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Welcome to the Cumbria Vernacular Buildings Group Home Page

Patron: The Hon. Philip Howard

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Glencoyne farmhouse, with Ullswater beyond

About us:

The Cumbria Vernacular Buildings Group was launched in June 2013.

Membership is open to all individuals and groups that have in an interest in Cumbria's rich building heritage. Please see below for details of our aims, our activities and how to join us.

Take a look at our events diary and past newsletters to see information about our study days, recording sessions, village walkabouts and visits to vernacular buildings.


What are vernacular buildings?

Whilst precise definitions vary, vernacular means 'local' and in building terms relates to the period before which the aesthetically 'polite' designs of professional architects became fashionable at a national scale. Traditionally, buildings in town and country were built in accordance with local custom from locally derived raw materials and to suit local needs.

Limewashed farmhouse in northern Cumbria Ona Ash, thatch and red sandstone in the Eden Valley

As we can see from our historic landscapes in Cumbria, the materials available in particular areas dictated distinctive building traditions. In Cumbria, many of these traditions resulted from the needs to protect buildings and their inhabitants from the weather!

While there are many similarities in vernacular architecture across the region, each area of Cumbria has styles of building influenced not only by the traditions of particular periods but also the availability of local materials; clay dabbins on the Solway, slate buildings in the central Lakes, red sandstone in north eastern Cumbria and the west coast and limestone on the south Lakeland peninsulas.

Traditionally, lime mortars and plasters were used to bind together all types of construction materials, and to provide external renders, internal plasterwork and finishes.

courtyard farm

There are many common features incorporated in vernacular buildings at local, regional and national scales. Over time, alongside wider economic and social changes, the relationship between local and wider traditions changed the character of our buildings.

By recording traditional buildings in Cumbria we can learn more about the region's vernacular styles and how these changed over time.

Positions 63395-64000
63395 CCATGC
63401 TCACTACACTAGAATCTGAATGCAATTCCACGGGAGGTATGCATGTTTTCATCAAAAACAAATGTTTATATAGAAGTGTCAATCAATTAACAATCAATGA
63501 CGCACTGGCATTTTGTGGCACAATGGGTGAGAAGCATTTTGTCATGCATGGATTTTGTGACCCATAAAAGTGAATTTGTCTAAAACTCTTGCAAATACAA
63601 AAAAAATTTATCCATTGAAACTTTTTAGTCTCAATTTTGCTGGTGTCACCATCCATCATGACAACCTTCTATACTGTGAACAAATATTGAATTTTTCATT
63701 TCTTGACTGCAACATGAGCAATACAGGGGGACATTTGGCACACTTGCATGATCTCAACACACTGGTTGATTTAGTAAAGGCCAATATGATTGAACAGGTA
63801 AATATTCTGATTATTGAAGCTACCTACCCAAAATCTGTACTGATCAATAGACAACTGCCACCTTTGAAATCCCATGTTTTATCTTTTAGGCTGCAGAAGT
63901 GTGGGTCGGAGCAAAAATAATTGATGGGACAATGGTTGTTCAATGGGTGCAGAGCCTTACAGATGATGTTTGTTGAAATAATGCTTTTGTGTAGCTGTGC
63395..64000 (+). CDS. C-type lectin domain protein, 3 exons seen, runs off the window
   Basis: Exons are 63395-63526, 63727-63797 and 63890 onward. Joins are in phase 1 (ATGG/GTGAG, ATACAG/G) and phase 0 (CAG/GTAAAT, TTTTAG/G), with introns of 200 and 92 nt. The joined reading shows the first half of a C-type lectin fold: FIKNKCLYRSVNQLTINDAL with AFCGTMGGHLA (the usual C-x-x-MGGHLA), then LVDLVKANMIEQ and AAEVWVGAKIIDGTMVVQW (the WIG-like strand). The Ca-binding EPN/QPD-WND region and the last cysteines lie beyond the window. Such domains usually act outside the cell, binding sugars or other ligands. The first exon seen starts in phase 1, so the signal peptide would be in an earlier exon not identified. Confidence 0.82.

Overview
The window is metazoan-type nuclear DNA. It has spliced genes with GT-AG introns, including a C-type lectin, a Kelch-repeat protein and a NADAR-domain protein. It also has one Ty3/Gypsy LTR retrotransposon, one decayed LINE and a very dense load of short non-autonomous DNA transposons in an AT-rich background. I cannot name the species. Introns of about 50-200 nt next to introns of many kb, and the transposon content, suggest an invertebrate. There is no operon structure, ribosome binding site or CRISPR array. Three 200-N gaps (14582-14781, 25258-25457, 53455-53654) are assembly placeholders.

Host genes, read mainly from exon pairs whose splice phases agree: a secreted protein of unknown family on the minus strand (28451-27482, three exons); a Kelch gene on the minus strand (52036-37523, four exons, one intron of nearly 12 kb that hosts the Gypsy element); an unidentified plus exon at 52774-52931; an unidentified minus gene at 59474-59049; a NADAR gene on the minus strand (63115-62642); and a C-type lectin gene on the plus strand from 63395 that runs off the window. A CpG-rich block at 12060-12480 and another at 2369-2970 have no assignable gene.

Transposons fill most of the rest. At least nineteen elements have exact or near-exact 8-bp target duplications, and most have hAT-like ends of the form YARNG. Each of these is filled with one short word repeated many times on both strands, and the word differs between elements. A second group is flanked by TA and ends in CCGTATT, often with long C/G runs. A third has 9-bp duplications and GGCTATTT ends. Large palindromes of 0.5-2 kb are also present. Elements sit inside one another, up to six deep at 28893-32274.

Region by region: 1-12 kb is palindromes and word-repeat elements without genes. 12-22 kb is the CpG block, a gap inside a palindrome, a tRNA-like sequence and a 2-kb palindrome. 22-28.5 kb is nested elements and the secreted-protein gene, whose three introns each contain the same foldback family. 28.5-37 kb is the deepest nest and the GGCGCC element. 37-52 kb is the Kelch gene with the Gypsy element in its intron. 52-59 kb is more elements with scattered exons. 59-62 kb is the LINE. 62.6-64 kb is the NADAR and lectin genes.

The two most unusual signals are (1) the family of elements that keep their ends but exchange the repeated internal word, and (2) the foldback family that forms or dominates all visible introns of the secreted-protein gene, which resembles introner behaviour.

Our Links Page includes details of useful books about vernacular buildings as well as links to related websites and organisations.


Our aims



Our activities include...

Guided walks and visits to villages, farms, industrial sites and houses across Cumbria.

Lectures and study days on particular aspects of building history. Building materials, documentary evidence, dating from external features, vernacular interiors and urban and farmhouse architecture and plan types are amongst the themes covered.

Low Fold House or Thwaite, Troutbeck

Recording sessions involve measuring and drawing up plans and elevations, writing up the likely development of a building and researching old maps and other documents. Training will be given where needed and skills shared.

Whether you are an experienced draughtsperson, have research skills or simply enjoy visiting old houses and are prepared to hold one end of a tape measure, you are most welcome to join us!

Please see our 2018 Events Diary for more information.

Social Media

Search Facebook for Cumbria Vernacular Buildings Group and Twitter @CVBG2013

Small Grants

The Committee has agreed to set up a grants scheme in support of the study and presentation of Cumbrian vernacular buildings. Possible topics include (but are not limited to) building recording, historical research and scientific dating.

Individual grants are restricted to a maximum of £200 with a total fund available each year of up to £1,000. Requests for 100% project funding are permitted but it is envisaged that applications will represent funds matched or supported by other grant-giving bodies eg the Cumberland and Westmorland Antiquarian and Archaeological Society (CWAAS)) or the Vernacular Architecture Group.

1592 datestone

Conditions: